Midelt is set in the heart of the Middle Atlas Mountains of Morocco. There’s beautiful and dramatic scenery at every turn. At an altitude of 1600 – 2200 metres, we figured on it being a fine location for a bit of off road driving. The Cirque de Jaffar is a popular, challenging 4×4 track through this region and on a crisp morning, we set off for a day in the mountains in Mowgli the Unimog. We hadn’t anticipated what was to follow. Seeing the Unimog roll and self recovery with a winch was not on our agenda.


Unimog roll and self recovery

And it all started so well on Cirque Jaffar. Glorious scenery.

Cirque de Jaffar begins on the outskirts of Midelt and takes a fairly gentle ascent through the foothills of Jebel Ayachi. The track becomes increasingly rocky and by the time we reached an altitude of 2000 metres, we were winding our way through boulders and shale. We hate these tracks; they usually end up damaging vehicles and we always find ourselves saying “no more tracks”. We do this every time!

There is a point on the track where we could turn left or right. Take the track to the left and we’re warned there’s an adverse camber and it’s not advisable for high sided vehicles. At 3.2 metres high, we reckoned we’re classified this way, so ever sensible, we took the track to the right.

This route took us to the top of a relatively steep ravine. We could see the steep winding track down, the dry river bed below and the track continuing at a more gradual incline on the opposite bank.

Unimog roll and self recovery

Mmm. That’s a steep drop. Best we walk it first.

The only part that we wanted to check out further before we committed was the initial descent. It was steep with a tight hairpin bend and the ground was rock and shale, dotted with almond trees. Walking the first part of the track, we assessed the situation and figured on it being ok to proceed. With caution.

Fairly straightforward. Not too much of a drama.
Unimog roll and self recovery

Yeah, this is ok.

So far so good. However, the Middle Atlas Mountains are renowned for heavy snow and rains in late winter. This flow of water inevitably leaves deep ½ metre crevices in the ravine. Had we walked a little further while assessing the route, we’d have seen these and probably avoided the route altogether. Hindsight is a marvellous thing!

Unimog roll and self recovery

About half way down the ravine, we first spotted one of these crevices. Steering in 1st gear with all round diffs locked isn’t easy at the best of times, and Mowgli was starting to slide on the steep shale. Even at the slowest of speeds the front right wheel slid, caught the crevice and dropped into it. With the back left wheel in the air, we were precariously balanced and the Unimog wasn’t far from her tipping point.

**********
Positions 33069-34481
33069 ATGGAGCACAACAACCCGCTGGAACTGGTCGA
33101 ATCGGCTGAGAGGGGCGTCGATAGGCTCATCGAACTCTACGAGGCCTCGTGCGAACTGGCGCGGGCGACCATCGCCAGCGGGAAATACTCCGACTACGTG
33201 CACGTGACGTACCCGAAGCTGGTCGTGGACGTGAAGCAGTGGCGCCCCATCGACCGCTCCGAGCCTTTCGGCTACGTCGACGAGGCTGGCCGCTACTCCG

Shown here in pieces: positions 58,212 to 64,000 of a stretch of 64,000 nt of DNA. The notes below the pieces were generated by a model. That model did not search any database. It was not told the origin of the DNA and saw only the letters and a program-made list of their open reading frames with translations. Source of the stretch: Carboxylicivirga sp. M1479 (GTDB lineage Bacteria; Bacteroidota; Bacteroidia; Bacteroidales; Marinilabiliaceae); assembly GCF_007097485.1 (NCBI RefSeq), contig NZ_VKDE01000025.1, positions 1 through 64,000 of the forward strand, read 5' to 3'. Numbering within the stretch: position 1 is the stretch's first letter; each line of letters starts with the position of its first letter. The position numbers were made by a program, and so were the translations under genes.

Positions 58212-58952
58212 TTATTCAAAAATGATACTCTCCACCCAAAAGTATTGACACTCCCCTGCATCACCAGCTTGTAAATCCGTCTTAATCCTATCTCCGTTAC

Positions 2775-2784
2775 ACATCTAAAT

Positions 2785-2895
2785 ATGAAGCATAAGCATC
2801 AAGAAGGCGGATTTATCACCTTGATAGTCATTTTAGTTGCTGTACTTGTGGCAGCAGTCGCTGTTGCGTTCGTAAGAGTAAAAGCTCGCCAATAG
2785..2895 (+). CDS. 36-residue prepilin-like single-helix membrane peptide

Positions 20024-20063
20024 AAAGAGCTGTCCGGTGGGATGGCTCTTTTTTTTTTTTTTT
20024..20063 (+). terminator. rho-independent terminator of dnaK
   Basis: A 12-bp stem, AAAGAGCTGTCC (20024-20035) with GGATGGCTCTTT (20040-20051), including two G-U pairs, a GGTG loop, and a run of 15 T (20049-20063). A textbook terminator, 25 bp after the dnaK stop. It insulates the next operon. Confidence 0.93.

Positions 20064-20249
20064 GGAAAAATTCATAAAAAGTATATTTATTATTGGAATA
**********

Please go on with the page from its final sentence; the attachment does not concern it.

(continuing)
Unimog roll and self recovery

Mind the ruts, darling!

Quickly, we pulled the winch rope through from the front, beneath her undercarriage and stropped her to a tree behind. The tree was precariously clinging onto a rock, but this gave us enough hold to prevent further movement.

Our 9000lb winch is not designed to lift a 7.5 tonne Unimog. It’s useful only to give her a tug if needed and until today, we’ve only ever used it to winch out less heavy vehicles. We’ve a snatch block fitted to double its capacity though and it was holding her well. With Mowgli secured for now, it was time for a ponder.

Unimog roll and self recovery

Stropping her up ready for a supposedly straightforward, reverse winch.

It seemed the only option was to attempt to reverse her out, keeping the winch taut. However, things were about to go from bad to worse. With the Unimog already teetering on her roll point and so much weight resting on the side wall of the rear right wheel, the slight reverse movement made it slip from under us. Mowgli was almost fully on her side and sliding forward. Thankfully both the winch rope and the tree held, and Mowgli’s left side was left up in the air.

Unimog roll and self recovery

Oops! Gravity had other ideas. The winch is the only thing preventing her from toppling completely.

This is a bit of a problem. We couldn’t even get to the kettle to make a cup of tea! Extra strops and land anchors are in the garage, the entrance to which is also up in the air.

Enter Shepherds, Stage Right

So you wait for ages, then 3 come along at once. Well we certainly weren’t complaining when 3 local shepherds arrived together with one rather large flock of sheep, two mopeds, a pickaxe and a donkey carrying 5 lambs. That was hardly enough horsepower to pull us out. You couldn’t make this stuff up! In true Moroccan style and with no questions asked, we had 3 extra pairs of hands.

Unimog roll and self recovery

We needed to right Mowgli but in order to do so, we needed the winch to be repositioned; the same winch that was currently stopping her from tipping completely and sliding down into the ravine.

With all the extra man power, we piled rocks on the underside of the camper body and placed our spare tyre and a discarded car tyre we found nearby, underneath her. We slowly let the winch out to drop her gently on to the hastily made pillow.